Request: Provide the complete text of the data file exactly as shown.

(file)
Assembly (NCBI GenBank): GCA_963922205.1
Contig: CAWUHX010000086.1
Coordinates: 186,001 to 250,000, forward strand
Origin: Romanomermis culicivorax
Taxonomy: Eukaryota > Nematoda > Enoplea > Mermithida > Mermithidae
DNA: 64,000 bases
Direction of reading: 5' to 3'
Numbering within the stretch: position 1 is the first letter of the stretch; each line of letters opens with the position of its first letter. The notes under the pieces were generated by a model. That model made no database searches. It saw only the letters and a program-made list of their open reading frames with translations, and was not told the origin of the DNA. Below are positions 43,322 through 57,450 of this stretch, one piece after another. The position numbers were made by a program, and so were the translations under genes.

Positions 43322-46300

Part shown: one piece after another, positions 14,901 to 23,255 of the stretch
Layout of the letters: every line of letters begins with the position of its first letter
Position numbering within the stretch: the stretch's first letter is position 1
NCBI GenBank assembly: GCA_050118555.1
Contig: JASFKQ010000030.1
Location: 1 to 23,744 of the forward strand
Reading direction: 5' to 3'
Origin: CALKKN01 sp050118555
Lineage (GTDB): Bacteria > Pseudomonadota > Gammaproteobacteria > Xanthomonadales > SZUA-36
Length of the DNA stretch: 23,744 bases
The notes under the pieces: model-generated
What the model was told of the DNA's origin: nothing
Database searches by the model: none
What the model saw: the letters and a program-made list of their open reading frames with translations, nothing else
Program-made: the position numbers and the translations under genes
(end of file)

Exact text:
Assembly (NCBI GenBank): GCA_963922205.1
Contig: CAWUHX010000086.1
Coordinates: 186,001 to 250,000, forward strand
Origin: Romanomermis culicivorax
Taxonomy: Eukaryota > Nematoda > Enoplea > Mermithida > Mermithidae
DNA: 64,000 bases
Direction of reading: 5' to 3'
Numbering within the stretch: position 1 is the first letter of the stretch; each line of letters opens with the position of its first letter. The notes under the pieces were generated by a model. That model made no database searches. It saw only the letters and a program-made list of their open reading frames with translations, and was not told the origin of the DNA. Below are positions 43,322 through 57,450 of this stretch, one piece after another. The position numbers were made by a program, and so were the translations under genes.

Positions 43322-46300

Part shown: one piece after another, positions 14,901 to 23,255 of the stretch
Layout of the letters: every line of letters begins with the position of its first letter
Position numbering within the stretch: the stretch's first letter is position 1
NCBI GenBank assembly: GCA_050118555.1
Contig: JASFKQ010000030.1
Location: 1 to 23,744 of the forward strand
Reading direction: 5' to 3'
Origin: CALKKN01 sp050118555
Lineage (GTDB): Bacteria > Pseudomonadota > Gammaproteobacteria > Xanthomonadales > SZUA-36
Length of the DNA stretch: 23,744 bases
The notes under the pieces: model-generated
What the model was told of the DNA's origin: nothing
Database searches by the model: none
What the model saw: the letters and a program-made list of their open reading frames with translations, nothing else
Program-made: the position numbers and the translations under genes